i was flattered to be included but now its back to assuming the position: bragging that my ideas were killed - which of course is the story of my career...

On Apr.07.2004 at 06:42 PM
surts’s comment is:

I'm not running a WPP size company yet so maybe in a couple years I'll understand this pro-bono thing. I was a bit disappointed to read the companies involved that were willing to do the design for free. I can understand the design as donation thing to a degree, but the Olympics is a money making venture. It's great to get your name out there (maybe if an opportunity like that came my way I'd do the same thing) however it makes me wonder if there's a couple layers of hypocrisy.

On Apr.07.2004 at 07:51 PM
Armin’s comment is:

Kurt, at Pentagram, sent me the images of the work they did — he did feel guilty of sending Gothamist the images first.

I added the images at the bottom of David's original post. Thanks Kurt!

On Apr.07.2004 at 08:40 PM
scott’s comment is:

I was a bit disappointed to read the companies involved that were willing to do the design for free. I can understand the design as donation thing to a degree, but the Olympics is a money making venture.

Actually it's not. From the International Olympic Committee website:

"The IOC is an international non-governmental non-profit organisation and the creator of the Olympic Movement. The IOC exists to serve as an umbrella organisation of the Olympic Movement. It owns all rights to the Olympic symbols, flag, motto, anthem and Olympic Games. Its primary responsibility is to supervise the organisation of the summer and winter Olympic Games."

On Apr.07.2004 at 09:18 PM
surts’s comment is:

Thanks for the background info Scott, I guess my skepticism is based on the dollars generated from tv contracts and the merchandise sold that goes back to the I.O.C.

On Apr.07.2004 at 09:37 PM
Feluxe Socksmell’s comment is:

Believe me they make money. Not initially but they get paid.

Its more about ego/press than anything.

On Apr.07.2004 at 10:41 PM
Feluxe Socksmell’s comment is:

I love it when people/designers on this site take the comments too much to heart. Word is the O&M camp are a bit upset from some of the things said on this post. I, for one, am extremely ashamed of myself for taking

this down from my site.

enjoy your weekend folks. mine starts now.

On Apr.07.2004 at 11:12 PM
Sam Sherwood’s comment is:

Wow, Feluxe -- tho' not the direction I had in my head, your page's examples add those finishing touches that were previously absent. The fingers of the athlete are an improvement, as well. Though you don't need me to say this, I think you were on to something.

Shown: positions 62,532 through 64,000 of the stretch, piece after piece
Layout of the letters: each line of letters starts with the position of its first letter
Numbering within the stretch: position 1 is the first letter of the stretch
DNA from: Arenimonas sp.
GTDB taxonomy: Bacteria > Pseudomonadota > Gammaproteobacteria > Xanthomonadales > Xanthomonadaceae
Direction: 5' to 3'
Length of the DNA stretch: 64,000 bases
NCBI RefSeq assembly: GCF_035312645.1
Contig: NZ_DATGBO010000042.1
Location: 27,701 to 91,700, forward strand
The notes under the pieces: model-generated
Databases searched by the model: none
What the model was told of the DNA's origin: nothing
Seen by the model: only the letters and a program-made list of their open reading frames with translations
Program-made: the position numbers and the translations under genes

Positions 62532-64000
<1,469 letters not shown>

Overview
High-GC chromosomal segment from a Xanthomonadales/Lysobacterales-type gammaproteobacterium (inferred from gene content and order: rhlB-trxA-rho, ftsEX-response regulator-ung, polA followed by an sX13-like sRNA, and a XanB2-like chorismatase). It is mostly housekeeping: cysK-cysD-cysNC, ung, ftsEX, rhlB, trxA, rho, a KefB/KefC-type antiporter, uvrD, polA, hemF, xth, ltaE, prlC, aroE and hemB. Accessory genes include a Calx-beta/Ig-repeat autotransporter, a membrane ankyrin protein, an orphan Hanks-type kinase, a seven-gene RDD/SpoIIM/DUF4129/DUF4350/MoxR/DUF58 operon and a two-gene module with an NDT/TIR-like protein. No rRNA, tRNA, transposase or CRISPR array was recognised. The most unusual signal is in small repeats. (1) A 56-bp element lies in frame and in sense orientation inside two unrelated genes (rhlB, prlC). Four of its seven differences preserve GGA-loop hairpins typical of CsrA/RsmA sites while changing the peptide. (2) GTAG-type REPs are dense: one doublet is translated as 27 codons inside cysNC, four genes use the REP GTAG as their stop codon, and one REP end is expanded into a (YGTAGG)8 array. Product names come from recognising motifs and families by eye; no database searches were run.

If the majority of the critiques in this post weren't constructive, I'd say any bent feelings were justified; however, I don't think that's the case. Instead of internalizing criticism as an attack, it's better to find out why so many people think like they do.

That aside, thanks for posting that back up. It's refreshing to take a peek at the processes of others' from time to time.

On Apr.08.2004 at 02:42 AM
Brady’s comment is:


> Word is the O&M camp are a bit upset from some of the things said on this post.

Since you have an inside track, would you encourage Bill and Brian to join the discussion?

I would not blame them for refraining from participating, though.

Many of the comments on this post have been far from the critical discourse that has been present on Speak Up.

While it is within the rights (privileges?) that Armin grants on this site -- vicious, ungrounded attacks with no resulting construct as a product of those attacks does not provide a means for conversation, much less an environment that would encourage a creator to join such a discussion.

Yet, Arimin's "pair of turds" comment lured Debbie into the fray. Ha!

BTW - Felix,

Thanks for sharing the contributions you made. Not so much that I think they would have made the final better or worse, but that it is always interesting, if not important, to see the process and ideas that are brought to the party -- which is rare to see in this industry. We sometimes act as if we are working on nuclear secrets.

On Apr.08.2004 at 09:41 AM
Armin’s comment is:

> Word is the O&M camp are a bit upset from some of the things said on this post.

Brady is right, many of the comments so far have been far from what was said during UPS or VH1. But in between, there is some well-grounded critique.

And I don't know what to say to O & M being upset… Are they upset many didn't "like" it? Well, it's a critique, not a stroll under a New York starry, light-breezed fall night.

On Apr.08.2004 at 11:44 AM
Tan’s comment is:

>Many of the comments on this post have been far from the critical discourse that has been present on Speak Up.

I agree Brady, but I'd rather have truthfulness than political correctness. Let's not call for manners everytime someone uses a derogatory term. O&M are big boys -- they should be able to handle themselves in critical environments far more hostile than this. I'd expect no less from a team of that caliber.

But now that things have settled down a bit -- yes, maybe we can have a more professional, critical discussion. I've been thinking about why I think this logo's weak, and I've come to some conclusions.

Past Olympic logos have been representational symbols of ideals. These symbols are derived from the visual environment, culture, heritage, and existing iconography of the particular country or in this case, host city.

For example, Nagano's symbol was a flower, probably a chrysthanthemum, the national flower of Japan. The flower itself represents virtues, tradition, vibrancy, etc. It's also a symbol that's prevalent throughout Japan's culture, used as an element in everything from textiles to names for cars.

Ok, now let's look at the SLC logo. The snowflake symbol is based on a Navajo pattern, paying homage to the heritage of the region. To me, it also subtly reminds me of the art-deco architecture of the Mormon cathedral and its spires, which again, represents unity, purity, etc.